Human sperm created from embryonic stem cells

Hewitt, Ian (2009) Human sperm created from embryonic stem cells. [Artefact] (Unpublished)

[img] PDF (Portfolio)
portfolio_human_sperm_created_from_embryonic_stem_cells.pdf - Supplemental Material
Restricted to Registered users only

Download (3MB)
Video (AVI) (Animation)
animation_human_sperm_created_from_embryonic_stem_cells.avi - Published Version

Download (14MB) | Preview


Used to describe the complex research carried out by Professor Karim Nayernia at Newcastle University, creating
human sperm from embryonic stem cells. His research paper was due to be released into the public and having seen a previous animation by the CfDR (Bio Transformation’s cloaked antibodies) wanted to include a visual story to aid disseminating his process. In the past, there has been increased ‘bad press’ with regards to stem cell research, the intention was to help alleviate this.

The design challenge was to understand and decipher the key elements of his process, translating them to become visually interesting and communicating the story effectively, imagining an alternate reality. Both Prof. Nayernia and Newcastle University had no preconceived ideas regarding the process of delivering this information. It was down to my own personal approach to decide the best method and graphical context to use. The choice of 3D animation made the process easier to comprehend and the story more apparent, instead of static 2D illustrations. The narrative evolved over a series of meetings, sketch storyboards and wire frame animations.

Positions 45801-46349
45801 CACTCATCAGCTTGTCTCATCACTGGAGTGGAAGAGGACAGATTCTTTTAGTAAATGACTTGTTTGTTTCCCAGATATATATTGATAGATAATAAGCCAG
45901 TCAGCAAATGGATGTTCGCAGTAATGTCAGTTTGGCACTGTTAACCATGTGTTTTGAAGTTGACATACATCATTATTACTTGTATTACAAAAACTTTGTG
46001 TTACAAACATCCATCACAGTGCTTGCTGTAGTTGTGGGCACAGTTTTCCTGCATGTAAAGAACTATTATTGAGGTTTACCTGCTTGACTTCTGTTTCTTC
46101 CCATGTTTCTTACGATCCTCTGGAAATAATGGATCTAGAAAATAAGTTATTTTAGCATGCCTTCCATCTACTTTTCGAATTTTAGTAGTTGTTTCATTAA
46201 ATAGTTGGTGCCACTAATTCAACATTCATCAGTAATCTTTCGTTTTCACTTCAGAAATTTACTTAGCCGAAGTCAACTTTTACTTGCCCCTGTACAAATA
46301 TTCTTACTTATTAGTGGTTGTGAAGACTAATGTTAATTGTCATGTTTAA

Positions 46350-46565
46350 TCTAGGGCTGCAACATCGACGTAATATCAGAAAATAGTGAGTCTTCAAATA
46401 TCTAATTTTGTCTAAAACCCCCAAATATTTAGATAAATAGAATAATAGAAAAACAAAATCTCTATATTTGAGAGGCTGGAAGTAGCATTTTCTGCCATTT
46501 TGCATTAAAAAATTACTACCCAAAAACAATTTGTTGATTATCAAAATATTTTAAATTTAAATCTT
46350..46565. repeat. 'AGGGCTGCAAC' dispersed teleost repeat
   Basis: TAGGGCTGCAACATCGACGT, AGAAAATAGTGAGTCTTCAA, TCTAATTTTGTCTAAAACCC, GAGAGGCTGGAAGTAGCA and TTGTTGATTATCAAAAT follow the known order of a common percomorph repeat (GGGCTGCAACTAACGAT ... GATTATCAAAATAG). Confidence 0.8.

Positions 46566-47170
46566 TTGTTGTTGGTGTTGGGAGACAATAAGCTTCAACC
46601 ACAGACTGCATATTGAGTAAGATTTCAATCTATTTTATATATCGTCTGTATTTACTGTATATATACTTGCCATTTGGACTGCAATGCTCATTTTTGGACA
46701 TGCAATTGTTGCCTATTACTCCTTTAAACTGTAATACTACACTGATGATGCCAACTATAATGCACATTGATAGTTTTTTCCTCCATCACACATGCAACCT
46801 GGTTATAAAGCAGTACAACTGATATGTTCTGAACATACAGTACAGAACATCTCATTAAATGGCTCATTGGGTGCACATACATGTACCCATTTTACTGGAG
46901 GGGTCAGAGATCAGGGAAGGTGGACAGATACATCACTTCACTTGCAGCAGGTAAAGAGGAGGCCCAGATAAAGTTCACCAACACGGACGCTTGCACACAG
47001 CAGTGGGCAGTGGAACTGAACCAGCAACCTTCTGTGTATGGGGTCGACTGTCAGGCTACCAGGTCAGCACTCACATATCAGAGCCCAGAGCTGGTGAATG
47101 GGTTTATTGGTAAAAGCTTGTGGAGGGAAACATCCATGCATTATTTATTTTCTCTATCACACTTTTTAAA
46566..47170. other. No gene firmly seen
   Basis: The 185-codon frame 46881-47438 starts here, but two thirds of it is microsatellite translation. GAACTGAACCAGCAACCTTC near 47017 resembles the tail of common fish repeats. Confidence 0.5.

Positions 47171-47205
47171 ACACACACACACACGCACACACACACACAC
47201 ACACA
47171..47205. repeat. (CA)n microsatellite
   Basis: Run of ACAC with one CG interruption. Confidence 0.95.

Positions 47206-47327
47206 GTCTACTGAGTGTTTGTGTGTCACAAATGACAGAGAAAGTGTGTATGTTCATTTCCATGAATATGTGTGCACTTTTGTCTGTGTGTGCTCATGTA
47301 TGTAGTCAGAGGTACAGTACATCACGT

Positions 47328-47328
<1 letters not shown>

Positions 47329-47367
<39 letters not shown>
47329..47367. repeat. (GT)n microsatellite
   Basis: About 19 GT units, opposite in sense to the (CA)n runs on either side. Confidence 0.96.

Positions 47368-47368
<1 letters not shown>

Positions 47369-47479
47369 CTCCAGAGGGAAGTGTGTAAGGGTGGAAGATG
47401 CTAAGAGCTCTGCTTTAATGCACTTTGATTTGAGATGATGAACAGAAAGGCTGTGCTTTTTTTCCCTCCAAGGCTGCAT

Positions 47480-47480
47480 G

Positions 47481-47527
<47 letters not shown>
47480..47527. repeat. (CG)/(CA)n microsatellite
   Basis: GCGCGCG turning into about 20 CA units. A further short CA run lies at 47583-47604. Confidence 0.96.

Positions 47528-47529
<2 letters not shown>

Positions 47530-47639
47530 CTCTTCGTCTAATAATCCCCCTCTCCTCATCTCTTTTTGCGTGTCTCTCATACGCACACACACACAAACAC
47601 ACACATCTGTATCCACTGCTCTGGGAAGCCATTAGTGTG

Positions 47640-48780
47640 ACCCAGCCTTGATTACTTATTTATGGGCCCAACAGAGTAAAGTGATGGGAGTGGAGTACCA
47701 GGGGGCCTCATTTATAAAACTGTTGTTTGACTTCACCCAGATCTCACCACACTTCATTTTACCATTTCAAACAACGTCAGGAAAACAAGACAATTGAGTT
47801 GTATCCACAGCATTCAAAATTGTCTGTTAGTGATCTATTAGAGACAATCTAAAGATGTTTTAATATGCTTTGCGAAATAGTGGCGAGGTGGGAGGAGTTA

More details were included after seeing how easily and effectively the animation could tell the story.

Attention had to be given to not over complicate or over design the key elements. One section involved a ‘hidden’
process requiring the use of a metaphor, explaining that something was happening. There was a fine line between realism and cartoon, subtleties in the cells splitting caused major issues. Sorting of the cells was characterised by a rotating arm with an illuminated green spinning ring to give the perception that something ‘hidden’ was happening. Another company regarded our animation as being significantly important that they took the time and effort to re-create a frame by frame facsimile of ours instead of using the one we created.

Item Type: Artefact
Subjects: B800 Medical Technology
W900 Others in Creative Arts and Design
Department: Faculties > Arts, Design and Social Sciences > Design
Depositing User: Ian Hewitt
Date Deposited: 21 Sep 2012 14:09
Last Modified: 24 Oct 2017 08:20

Actions (login required)

View Item View Item


Downloads per month over past year

View more statistics